A practical solution to the crisis of the Palestinian refugees in Arab countries will focus on Lebanon, Syria and Jordan, which together play host to approximately 3 million of the estimated 4.6 million Palestinian refugees living outside the West Bank and Gaza. While each of these countries has chosen different legal and political approaches to the 1948 refugees and their descendants, they share a political desire to sublimate the rights of Palestinian residents, treating them as unwanted guests or as tools to be used in pursuing wider political interests – but rarely as fully-fledged members of society. Lebanon, where Palestinians led by Yasser Arafat are widely blamed for having sparked the 1975 civil war, is the worst offender against international norms. Yet even in Jordan, which is in many ways a model for the humane treatment of a large refugee population, Palestinians today feel markedly less secure than they did two decades ago, or even five years ago.
The fact that the living standard of Palestinian refugees in Lebanon has been deemed “catastrophic” by both UNRWA and by the Lebanese government can therefore be understood as a deliberate result of official state policy that is supported by all parties across Lebanon’s divided confessional spectrum. As a member of the Lebanese parliament, Ghassan Moukheiber, explained in an interview with the ICG, “our official policy is to maintain Palestinians in a vulnerable, precarious situation to diminish prospects for their naturalisation or permanent settlement”.
For many of these refugees at the bottom of Jordan’s social and economic pecking order, life without papers means hiding from the police who constantly patrol their camp’s streets, being too poor to send any of your eight to 10 children to college, a lifetime of menial labour, and only a threadbare dream of returning to a homeland that most of them have never seen. There is strong suspicion of the state, but also of their neighbours, who are divided into “’48 people” and “’67 people”. “Some of the newcomers would give away Al Aqsa for a Jordanian identity card,” says Heba, a mother of eight, mentioning Islam’s celebrated mosque in Jerusalem, one of its holiest shrines.
“We’re Jordanians,” says her son, Mustapha, a slender, 20-year-old in a bright orange T-shirt emblazoned with meaningless words in unknown languages. “This is the best place in the world,” he says, pointing around the bare living room whose worn rugs and threadbare pillows cover the floor on which he and all his siblings sleep. “We would never leave here. But I’m loyal to my country, and I would like to visit it one day.”
He seems perplexed when asked which is his country – Jordan or Palestine. “We have no security here, but we are Jordanians,” replies Mustapha, who lounges on a mattress in a two-storey cement house down the road while one of his five daughters offers tiny glasses of steaming herbal tea and cardamom-scented coffee. “Everything I have is here. This house. My car. My job. What would I have in Nablus or Be’ersheba?” he declares. “My children know nothing but Jordan. And we will stay here.”
I’ve been making these points time and again on this blog, but the article’s publication in The Independent should expose these facts to more people, and especially to those who need them.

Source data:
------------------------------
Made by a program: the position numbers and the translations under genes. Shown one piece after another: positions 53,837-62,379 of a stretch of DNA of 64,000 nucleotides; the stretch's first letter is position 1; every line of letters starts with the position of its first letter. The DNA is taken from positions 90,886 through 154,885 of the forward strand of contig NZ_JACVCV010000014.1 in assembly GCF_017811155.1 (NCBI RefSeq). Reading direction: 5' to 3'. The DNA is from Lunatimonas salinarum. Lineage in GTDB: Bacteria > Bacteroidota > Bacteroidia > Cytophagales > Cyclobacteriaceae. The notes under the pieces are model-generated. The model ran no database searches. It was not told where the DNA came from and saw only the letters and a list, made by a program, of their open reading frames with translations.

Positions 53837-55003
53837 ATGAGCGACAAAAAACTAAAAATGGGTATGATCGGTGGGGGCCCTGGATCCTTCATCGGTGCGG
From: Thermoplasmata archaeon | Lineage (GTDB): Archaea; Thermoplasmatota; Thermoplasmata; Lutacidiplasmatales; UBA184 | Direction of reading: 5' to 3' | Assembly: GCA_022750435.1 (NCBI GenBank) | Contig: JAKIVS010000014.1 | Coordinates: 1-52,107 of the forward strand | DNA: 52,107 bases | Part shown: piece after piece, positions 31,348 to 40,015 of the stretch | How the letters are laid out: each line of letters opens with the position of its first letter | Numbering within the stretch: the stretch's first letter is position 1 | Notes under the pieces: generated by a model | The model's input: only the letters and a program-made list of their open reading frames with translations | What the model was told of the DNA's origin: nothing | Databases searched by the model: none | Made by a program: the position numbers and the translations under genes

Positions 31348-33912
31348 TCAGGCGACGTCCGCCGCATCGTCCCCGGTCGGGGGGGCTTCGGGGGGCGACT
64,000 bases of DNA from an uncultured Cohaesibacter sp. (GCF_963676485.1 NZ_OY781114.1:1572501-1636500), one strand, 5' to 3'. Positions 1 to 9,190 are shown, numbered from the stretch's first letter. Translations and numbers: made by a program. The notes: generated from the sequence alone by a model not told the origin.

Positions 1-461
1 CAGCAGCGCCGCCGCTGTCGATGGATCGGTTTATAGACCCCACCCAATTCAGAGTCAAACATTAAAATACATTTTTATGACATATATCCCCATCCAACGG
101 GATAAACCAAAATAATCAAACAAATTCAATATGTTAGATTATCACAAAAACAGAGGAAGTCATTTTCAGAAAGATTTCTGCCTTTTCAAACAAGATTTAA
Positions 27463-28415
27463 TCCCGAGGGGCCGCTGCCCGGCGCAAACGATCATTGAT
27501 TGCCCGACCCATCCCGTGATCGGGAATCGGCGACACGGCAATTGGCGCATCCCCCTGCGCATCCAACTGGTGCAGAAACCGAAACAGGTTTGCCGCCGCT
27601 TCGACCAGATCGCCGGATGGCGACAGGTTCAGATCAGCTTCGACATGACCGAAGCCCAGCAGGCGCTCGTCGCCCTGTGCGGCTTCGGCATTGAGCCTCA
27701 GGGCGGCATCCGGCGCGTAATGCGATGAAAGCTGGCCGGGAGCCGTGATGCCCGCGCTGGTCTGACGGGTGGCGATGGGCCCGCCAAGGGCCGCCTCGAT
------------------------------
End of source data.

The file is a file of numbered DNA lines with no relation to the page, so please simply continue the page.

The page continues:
11:52AM: Sesame Street is set to go to Gaza, where the gang will talk about peaceful conflict resolution and promote self esteem for palestinians.
8:28AM: Richard Goldstone in yet another interview with Al Jizz.
Note in particular:
- Goldstone repeating the untruth that the criticisms of his report do not go to the substance (to paraphrase Yoda, chopped liver we are?)
- Goldstone describing the Obama adminstration’s response to the report as “ambivalent” (he’s right)
- Goldstone referring to the case of palestinian children being deliberately shot as “indicating an unfortunate lack of discipline in the Israeli army,” and then responding to the interviewer’s question as to whether it is indicative of a lack of discipline or an issue of IDF policy by saying this is why there is the need for an investigation “to see where it comes from”, rather than whether or not the allegations of deliberate killings are true to begin with. In other words, he seems to be accepting the allegation of such an occurrence as fact, and defining the parameters of an investigation as determining why it happened, not if it happened.
6:05AM: Israel has reacted with caution to news that representatives of Iran, US, Russia and France accepted a draft agreement committing Iran to shipping 75 percent of its enriched uranium stockpile to Russia for further enrichment.
While both the Prime Minister’s Office and the Foreign Ministry have made no comment on the development – saying it was premature to discuss – others have not been quite as mum.
The Iranian nuclear threat is “still alive and kicking,” a senior official in Jerusalem told Ynet in the wake of reports about a draft agreement between Tehran and global powers in respect to Iran’s nuclear program.
However, it appears Israeli officials are divided on the implications of the draft deal, with some claiming that it marks an initial achievement in the battle against Iran. Supporters of the deal claim that Iran’s nuclear efforts will be set back by a year or more should the agreement be approved.
However, other officials in Israel are concerned that the agreement will be tantamount to giving Iran the go-ahead for continuing its uranium enrichment efforts.
“The great fear is that this kind of agreement will make it appear that Iran is indeed showing a reconciliatory attitude, while it continues the basic enrichment of uranium in Natanz and in the secret site exposed in Qom through the West’s intelligence work,” one official said.
“The expected deal takes care of Iran’s openly available uranium which it enriches for seemingly civilian aims, while it continues to secretly enrich uranium for military aims,” he said.
Israel officials are also looking to Washington, which expressed satisfaction over the agreement being formulated, as it was reached via dialogue rather than threats. At this time, Jerusalem will refrain from an official response to the draft agreement.